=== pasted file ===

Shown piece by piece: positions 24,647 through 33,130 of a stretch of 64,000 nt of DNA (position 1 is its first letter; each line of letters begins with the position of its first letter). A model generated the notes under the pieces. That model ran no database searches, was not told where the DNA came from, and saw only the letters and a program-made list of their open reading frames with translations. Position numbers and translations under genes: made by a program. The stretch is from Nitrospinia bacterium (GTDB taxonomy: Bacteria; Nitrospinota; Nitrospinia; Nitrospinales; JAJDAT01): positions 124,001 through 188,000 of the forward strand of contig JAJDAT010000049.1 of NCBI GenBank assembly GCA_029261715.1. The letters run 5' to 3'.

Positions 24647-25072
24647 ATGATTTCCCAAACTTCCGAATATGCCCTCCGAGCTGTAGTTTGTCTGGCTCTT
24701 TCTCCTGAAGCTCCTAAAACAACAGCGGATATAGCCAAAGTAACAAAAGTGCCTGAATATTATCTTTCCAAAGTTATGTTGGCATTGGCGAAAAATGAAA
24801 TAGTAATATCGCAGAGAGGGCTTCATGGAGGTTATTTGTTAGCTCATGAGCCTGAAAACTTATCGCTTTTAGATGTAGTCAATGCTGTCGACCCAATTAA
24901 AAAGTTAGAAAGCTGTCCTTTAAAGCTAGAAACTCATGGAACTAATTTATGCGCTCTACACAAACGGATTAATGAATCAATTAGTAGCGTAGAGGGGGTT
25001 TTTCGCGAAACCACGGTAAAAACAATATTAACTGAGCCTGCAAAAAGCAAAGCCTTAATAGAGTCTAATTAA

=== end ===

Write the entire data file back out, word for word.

Shown piece by piece: positions 24,647 through 33,130 of a stretch of 64,000 nt of DNA (position 1 is its first letter; each line of letters begins with the position of its first letter). A model generated the notes under the pieces. That model ran no database searches, was not told where the DNA came from, and saw only the letters and a program-made list of their open reading frames with translations. Position numbers and translations under genes: made by a program. The stretch is from Nitrospinia bacterium (GTDB taxonomy: Bacteria; Nitrospinota; Nitrospinia; Nitrospinales; JAJDAT01): positions 124,001 through 188,000 of the forward strand of contig JAJDAT010000049.1 of NCBI GenBank assembly GCA_029261715.1. The letters run 5' to 3'.

Positions 24647-25072
24647 ATGATTTCCCAAACTTCCGAATATGCCCTCCGAGCTGTAGTTTGTCTGGCTCTT
24701 TCTCCTGAAGCTCCTAAAACAACAGCGGATATAGCCAAAGTAACAAAAGTGCCTGAATATTATCTTTCCAAAGTTATGTTGGCATTGGCGAAAAATGAAA
24801 TAGTAATATCGCAGAGAGGGCTTCATGGAGGTTATTTGTTAGCTCATGAGCCTGAAAACTTATCGCTTTTAGATGTAGTCAATGCTGTCGACCCAATTAA
24901 AAAGTTAGAAAGCTGTCCTTTAAAGCTAGAAACTCATGGAACTAATTTATGCGCTCTACACAAACGGATTAATGAATCAATTAGTAGCGTAGAGGGGGTT
25001 TTTCGCGAAACCACGGTAAAAACAATATTAACTGAGCCTGCAAAAAGCAAAGCCTTAATAGAGTCTAATTAA